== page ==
Former Harvard dean Archie C. Epps, III, was born on May 19, 1937, in Lake Charles, Louisiana. After graduating from high school, Epps attended Talladega College in Alabama where he earned his A.B. degree in 1958. Epps next attended the Harvard Divinity School, where he earned his bachelor's degree in theology and his certificate in educational management in 1961.
Epps began his professional career with Harvard the year he graduated, serving as a teaching assistant at the Center for Middle Eastern Studies. Politically active, Epps participated in a march on Washington in 1963, and would later be responsible for bringing Malcolm X, Ralph Ellison, and James Baldwin, to speak at Harvard; he edited a book in 1967 based on one of these guest appearances, The Speeches of Malcolm X at Harvard, which was reissued in 1991. In 1964, Epps was named assistant dean of Harvard, and six years later, he became the dean of students. During the turbulent 1960s and 1970s, Epps was often at the forefront of student activism, understanding the goals of both students and administrators. Epps was widely regarded by both sides of the debate as a keeper of the peace, though not all of his attempts were successful. During the 1980s and 1990s, Epps organized a series of conferences on economics, the result of which was a book, Present at the Creation: The Fortieth Anniversary of the Marshall Plan. Epps broke new ground again in 1992 by issuing Harvard's first handbook on race relations. Overcoming a series of health problems in 1995, Epps continued on at the university until his retirement in 2001.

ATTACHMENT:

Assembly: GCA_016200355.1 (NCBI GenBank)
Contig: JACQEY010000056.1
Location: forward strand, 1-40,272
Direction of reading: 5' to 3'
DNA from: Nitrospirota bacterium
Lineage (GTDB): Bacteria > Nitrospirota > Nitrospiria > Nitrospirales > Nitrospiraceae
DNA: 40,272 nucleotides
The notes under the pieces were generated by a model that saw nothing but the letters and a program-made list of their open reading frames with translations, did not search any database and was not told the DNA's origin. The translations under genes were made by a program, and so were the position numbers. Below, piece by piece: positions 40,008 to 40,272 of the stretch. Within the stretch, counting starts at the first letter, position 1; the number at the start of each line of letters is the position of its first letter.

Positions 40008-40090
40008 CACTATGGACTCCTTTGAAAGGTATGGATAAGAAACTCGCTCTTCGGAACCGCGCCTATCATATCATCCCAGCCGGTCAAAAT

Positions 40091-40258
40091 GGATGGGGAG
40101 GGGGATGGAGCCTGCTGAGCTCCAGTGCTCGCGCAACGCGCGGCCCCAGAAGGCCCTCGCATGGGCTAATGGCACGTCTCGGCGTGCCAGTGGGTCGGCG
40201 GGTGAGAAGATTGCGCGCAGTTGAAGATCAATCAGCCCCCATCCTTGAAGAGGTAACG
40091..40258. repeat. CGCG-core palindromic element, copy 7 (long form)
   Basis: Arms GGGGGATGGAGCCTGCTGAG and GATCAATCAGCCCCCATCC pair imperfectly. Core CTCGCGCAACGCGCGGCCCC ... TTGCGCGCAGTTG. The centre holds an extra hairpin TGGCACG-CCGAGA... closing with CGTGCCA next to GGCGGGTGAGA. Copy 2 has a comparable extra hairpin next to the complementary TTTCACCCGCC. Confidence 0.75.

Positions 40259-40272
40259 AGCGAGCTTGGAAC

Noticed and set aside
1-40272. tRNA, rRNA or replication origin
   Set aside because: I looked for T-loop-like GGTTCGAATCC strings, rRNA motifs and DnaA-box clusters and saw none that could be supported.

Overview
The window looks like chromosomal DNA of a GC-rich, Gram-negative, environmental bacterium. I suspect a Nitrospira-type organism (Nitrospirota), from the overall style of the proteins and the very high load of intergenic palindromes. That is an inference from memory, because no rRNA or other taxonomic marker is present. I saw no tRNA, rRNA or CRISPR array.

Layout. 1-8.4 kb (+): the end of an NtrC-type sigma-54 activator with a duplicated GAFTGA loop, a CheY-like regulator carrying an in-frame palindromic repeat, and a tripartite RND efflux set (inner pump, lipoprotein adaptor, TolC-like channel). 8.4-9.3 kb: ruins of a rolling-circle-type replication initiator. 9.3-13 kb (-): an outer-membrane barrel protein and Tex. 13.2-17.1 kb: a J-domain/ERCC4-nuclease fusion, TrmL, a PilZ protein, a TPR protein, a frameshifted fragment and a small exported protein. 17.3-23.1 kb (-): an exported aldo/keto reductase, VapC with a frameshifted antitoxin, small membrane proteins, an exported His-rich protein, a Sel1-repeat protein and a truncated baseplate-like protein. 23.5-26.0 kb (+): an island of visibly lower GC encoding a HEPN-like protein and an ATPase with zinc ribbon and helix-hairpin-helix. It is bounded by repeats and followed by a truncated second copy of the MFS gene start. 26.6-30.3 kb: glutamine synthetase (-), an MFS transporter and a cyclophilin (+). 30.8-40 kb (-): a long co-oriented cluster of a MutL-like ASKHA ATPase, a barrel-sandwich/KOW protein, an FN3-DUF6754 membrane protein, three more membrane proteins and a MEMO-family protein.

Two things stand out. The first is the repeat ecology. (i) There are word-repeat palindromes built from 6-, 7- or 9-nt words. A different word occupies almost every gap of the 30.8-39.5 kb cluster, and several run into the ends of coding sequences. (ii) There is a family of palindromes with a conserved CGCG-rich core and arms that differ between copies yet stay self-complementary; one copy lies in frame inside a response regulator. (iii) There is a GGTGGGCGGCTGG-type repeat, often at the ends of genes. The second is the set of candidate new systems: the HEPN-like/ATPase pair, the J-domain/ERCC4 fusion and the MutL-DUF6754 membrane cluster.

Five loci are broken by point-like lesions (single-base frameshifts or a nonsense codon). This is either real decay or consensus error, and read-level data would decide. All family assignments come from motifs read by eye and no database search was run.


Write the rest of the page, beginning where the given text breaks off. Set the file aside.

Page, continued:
A longtime member of Christ Church in Cambridge, Massachusetts, Epps was active with a number of other organizations as well. Epps also served as a trustee of the Boston Symphony Orchestra for twenty years; was an overseer of the Museum of Fine Arts in Boston; and was a trustee of several schools.
Archie C. Epps, III, passed away on August 21, 2003; he was survived by his wife, Joan, and two sons.